Time for a Canadian sonnet.
Winter Evening (1899)Archibald LampmanTo-night the very horses springing byToss gold from whitened nostrils. In a dreamThe streets that narrow to the westward gleamLike rows of golden palaces; and highFrom all the crowded chimneys tower and dieA thousand aureoles. Down in the westThe brimming plains beneath the sunset rest,One burning sea of gold. Soon, shall flyThe glorious vision, and the hours shall feelA mightier master; soon from height to height,With silence and the sharp unpitying stars,Stern creeping frosts, and winds that touch like steel,Out of the depth beyond the eastern bars,Glittering and still shall come the awful night.
Still, as I type out this sonnet, I'm realizing that it's not all that scintillating a piece of work. Perhaps I will try to find another cold sonnet.
This one, for instance.
Cold Are the Crabs (I don't know the date but 19th century, of course)Edward LearCold are the crabs that crawl on yonder hills,Colder the cucumbers that grow beneath,And colder still the brazen chops that wreatheThe tedious gloom of philosophic pills!For when the tardy film of nectar fillsThe ample bowls of demons and of men,There lurks the feeble mouse, the homely hen,And there the porcupine with all her quills.Yet much remains--to weave a solemn strainThat lingering sadly--slowly dies away,Daily departing with departing day.A pea-green gamut on a distant plainWhen wily walruses in congress meet--Such such is life--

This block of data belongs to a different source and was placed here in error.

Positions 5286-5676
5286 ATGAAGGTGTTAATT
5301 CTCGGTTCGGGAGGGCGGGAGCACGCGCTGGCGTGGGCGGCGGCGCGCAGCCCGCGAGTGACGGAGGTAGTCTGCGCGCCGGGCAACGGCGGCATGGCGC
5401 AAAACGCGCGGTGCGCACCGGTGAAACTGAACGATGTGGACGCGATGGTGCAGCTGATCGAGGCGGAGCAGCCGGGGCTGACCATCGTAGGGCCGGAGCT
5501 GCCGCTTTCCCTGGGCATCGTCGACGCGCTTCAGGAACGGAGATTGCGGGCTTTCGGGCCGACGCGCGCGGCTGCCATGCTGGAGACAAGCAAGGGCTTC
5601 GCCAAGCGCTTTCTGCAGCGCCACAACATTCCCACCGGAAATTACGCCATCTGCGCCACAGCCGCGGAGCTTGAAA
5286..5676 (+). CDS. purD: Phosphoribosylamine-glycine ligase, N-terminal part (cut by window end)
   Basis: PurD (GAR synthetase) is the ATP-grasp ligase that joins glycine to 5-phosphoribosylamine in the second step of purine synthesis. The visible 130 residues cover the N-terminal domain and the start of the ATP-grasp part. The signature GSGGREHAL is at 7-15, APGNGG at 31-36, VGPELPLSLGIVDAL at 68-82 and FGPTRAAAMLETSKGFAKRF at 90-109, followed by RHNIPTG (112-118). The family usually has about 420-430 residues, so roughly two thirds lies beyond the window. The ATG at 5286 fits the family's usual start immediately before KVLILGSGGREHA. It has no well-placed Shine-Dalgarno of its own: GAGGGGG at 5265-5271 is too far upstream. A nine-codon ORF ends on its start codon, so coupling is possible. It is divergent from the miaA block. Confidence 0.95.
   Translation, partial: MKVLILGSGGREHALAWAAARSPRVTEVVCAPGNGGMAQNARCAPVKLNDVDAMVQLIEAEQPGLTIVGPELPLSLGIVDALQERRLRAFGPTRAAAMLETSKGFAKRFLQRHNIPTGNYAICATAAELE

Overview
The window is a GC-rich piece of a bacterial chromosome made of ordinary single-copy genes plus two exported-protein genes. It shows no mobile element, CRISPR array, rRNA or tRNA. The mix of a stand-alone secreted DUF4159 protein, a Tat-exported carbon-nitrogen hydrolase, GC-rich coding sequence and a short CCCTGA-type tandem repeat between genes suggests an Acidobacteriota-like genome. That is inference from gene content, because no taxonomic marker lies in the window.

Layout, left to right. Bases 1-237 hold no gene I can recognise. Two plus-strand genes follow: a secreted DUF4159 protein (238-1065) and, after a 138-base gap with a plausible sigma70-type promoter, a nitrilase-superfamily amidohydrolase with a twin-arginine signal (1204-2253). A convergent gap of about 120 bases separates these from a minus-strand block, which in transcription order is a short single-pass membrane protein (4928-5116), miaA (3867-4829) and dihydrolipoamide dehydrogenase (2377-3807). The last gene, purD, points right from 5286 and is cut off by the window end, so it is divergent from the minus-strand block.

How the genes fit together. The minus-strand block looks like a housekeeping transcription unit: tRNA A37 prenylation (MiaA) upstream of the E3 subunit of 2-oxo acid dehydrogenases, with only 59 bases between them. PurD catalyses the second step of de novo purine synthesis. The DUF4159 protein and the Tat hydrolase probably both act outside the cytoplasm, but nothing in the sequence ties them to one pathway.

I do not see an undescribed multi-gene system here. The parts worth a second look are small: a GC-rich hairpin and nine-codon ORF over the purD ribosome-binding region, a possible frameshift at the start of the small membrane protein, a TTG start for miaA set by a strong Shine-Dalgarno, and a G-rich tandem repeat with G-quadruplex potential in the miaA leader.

Clearly melodrama is the best way to close this rapidly melting endeavor.
SonnetMary Locke (also 19th century)I hate the Spring in parti-colored vest,What time she breathes upon the opening rose,When every vale in cheerfulness is dressed,And man with grateful admiration glows.Still may he glow, and love the sprightly scene,Who ne'er has felt the iron hand of Care;But what avails to me a sky serene,Whose mind is torn with Anguish and Despair?Give me the Winter's desolating reign,The gloomy sky in which no star is found;Howl, ye wild winds, across the desert plain;Ye water roar, ye falling woods resound!Congenial horrors, hail! I love to seeAll Nature mourn, and share my misery.
"Congenial horrors, hail!" How do you think it would look on a t-shirt? Or do you think it would work better on a greeting card?
Dinner tonight: beef vegetable soup, popovers, green salad, and maybe I'll scald milk and make eggnog or hot chocolate for dessert, and then maybe I'll sit under the couch blanket and fruitlessly attempt to defend my household cribbage title.